Tax Secrets the IRS Won't Tell You... But We Will

Tax Secrets the IRS Won't Tell You... But We Will

March 22, 2024

Taxes – they're a fact of life. Whether you love them or loathe them, they're essential to living in a modern society. But navigating the murky waters of tax laws and regulations can often feel like deciphering a cryptic code. Read on to discover strategies to help mitigate the effects of taxes on your nest egg this filing season.

In the fiscal year of 2023, the IRS processed more than 160 million federal individual tax returns and supplemental documents. However, despite the abundance of information the IRS provides on how to file your taxes correctly, certain lesser-known secrets could save you money or protect you from trouble. In this blog, we'll shed light on some of these tax secrets that the IRS might not readily disclose.

1. File Taxes on Time

The IRS is strict about Americans paying their taxes on time. If you're even a day late with a payment, you can expect penalties and possibly fines added to what you owe. This applies even if you disagree with the amounts on your tax return. For example, if you finish your tax return but don't understand why some deductions were denied, you still have to pay the amount listed as owed. 

If you complete your tax return but find certain deductions disallowed, you're still obligated to remit the amount stated as owed on your return. Afterward, you can consult with the IRS to contest the disallowed deductions, and they may even issue a refund if deemed appropriate. However, if you don't file your return by the due date, you'll get hit with a penalty of 5% for every month it's late, up to 25%. The bottom line? You must file your tax return on time, even if you don't agree with the outcome.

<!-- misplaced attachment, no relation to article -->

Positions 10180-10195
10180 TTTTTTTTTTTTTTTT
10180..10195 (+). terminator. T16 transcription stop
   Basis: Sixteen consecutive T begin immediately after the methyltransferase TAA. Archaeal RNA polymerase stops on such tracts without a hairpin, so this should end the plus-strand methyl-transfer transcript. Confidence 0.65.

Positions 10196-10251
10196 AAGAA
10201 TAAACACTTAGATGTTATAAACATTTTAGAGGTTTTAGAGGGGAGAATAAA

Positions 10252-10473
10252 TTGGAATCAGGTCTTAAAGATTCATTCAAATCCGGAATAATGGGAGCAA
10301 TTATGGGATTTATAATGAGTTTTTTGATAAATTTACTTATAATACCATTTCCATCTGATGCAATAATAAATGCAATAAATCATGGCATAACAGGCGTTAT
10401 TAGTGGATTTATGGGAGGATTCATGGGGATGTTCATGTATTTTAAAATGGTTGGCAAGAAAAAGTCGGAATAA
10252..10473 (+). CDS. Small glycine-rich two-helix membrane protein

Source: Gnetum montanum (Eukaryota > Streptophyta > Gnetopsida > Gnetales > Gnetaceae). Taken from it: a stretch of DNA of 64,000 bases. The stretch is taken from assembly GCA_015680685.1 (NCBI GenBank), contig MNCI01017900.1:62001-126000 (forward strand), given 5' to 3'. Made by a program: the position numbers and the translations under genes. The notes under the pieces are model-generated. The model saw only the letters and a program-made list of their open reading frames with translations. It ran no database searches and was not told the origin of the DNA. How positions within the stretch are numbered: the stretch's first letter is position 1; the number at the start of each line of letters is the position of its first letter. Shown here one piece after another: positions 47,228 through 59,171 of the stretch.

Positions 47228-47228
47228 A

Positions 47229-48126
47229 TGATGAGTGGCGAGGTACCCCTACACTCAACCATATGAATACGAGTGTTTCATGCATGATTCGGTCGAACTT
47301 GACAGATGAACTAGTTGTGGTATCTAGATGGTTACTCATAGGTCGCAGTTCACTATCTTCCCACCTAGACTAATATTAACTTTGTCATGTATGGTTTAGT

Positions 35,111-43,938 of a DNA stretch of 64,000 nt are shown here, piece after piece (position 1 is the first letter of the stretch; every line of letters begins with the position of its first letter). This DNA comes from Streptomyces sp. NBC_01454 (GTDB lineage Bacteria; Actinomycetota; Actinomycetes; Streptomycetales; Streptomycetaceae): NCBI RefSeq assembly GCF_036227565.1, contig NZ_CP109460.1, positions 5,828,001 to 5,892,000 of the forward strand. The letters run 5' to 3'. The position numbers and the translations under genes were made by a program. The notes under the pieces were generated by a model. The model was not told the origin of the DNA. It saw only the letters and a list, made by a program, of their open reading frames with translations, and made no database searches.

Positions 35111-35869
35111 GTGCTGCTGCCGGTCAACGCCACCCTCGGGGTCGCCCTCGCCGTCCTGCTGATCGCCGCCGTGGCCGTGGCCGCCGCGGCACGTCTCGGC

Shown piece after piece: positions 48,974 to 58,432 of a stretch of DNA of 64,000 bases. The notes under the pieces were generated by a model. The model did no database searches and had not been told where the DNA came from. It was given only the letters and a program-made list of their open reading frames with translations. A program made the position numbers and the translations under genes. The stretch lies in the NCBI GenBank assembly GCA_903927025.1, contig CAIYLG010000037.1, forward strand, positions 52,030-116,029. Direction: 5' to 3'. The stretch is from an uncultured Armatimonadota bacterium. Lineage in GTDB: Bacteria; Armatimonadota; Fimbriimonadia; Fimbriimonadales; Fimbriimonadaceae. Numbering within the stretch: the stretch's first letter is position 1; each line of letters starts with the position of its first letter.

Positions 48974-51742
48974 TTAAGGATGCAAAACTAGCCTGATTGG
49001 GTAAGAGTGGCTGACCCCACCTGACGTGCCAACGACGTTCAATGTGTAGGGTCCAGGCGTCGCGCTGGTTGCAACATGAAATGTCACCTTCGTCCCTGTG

2. You May Have To Find Deductions and Credits on Your Own

Understanding the nuances between tax credits and tax deductions is essential for maximizing your tax savings. Tax deductions lower your taxable income by subtracting eligible expenses or contributions from your total income. The IRS provides the standard deduction amount on your tax form:

  • The standard deduction for married couples filing jointly for 2024 is $29,200, an increase of $1,500 from 2023. 
  • For single taxpayers and married individuals filing separately, the standard deduction is $14,600 for 2024. 
  • For heads of households, it will be $21,900 for 2024, an increase of $1,100 from the amount for 2023. 

Tax credits can result in substantial savings, as they directly reduce your tax liability rather than just lowering your taxable income. Various credits are available, such as the retirement saver's credit, mortgage insurance premiums, and the earned income tax credit, which you could be eligible for.

Understanding the distinctions between tax credits and deductions can help you spot opportunities to leverage these tax benefits and retain more of your money. Consulting with a financial advisor can provide valuable guidance if you're unsure about optimizing your credits and deductions.

3. Utilize Tax-Advantaged Retirement Accounts

Utilizing tax-advantaged accounts is a smart strategy for minimizing your tax burden while saving for future expenses. One key aspect of retirement planning is understanding the contribution limits for retirement accounts such as 401(k)s and IRAs. These limits determine how much you can contribute to these accounts each year, helping you build a robust nest egg for retirement. 

Let's take a look at the expected contribution limits for 2024:

  • 401(k) Plans: The contribution limit for 401(k) plans is projected to increase to $23,000 in 2024, up from $22,500 in 2023. For those aged 50 and older, an additional catch-up contribution of $7,500 will remain the same. It's important to note that these new amounts apply to 403(b) and most 457 plans.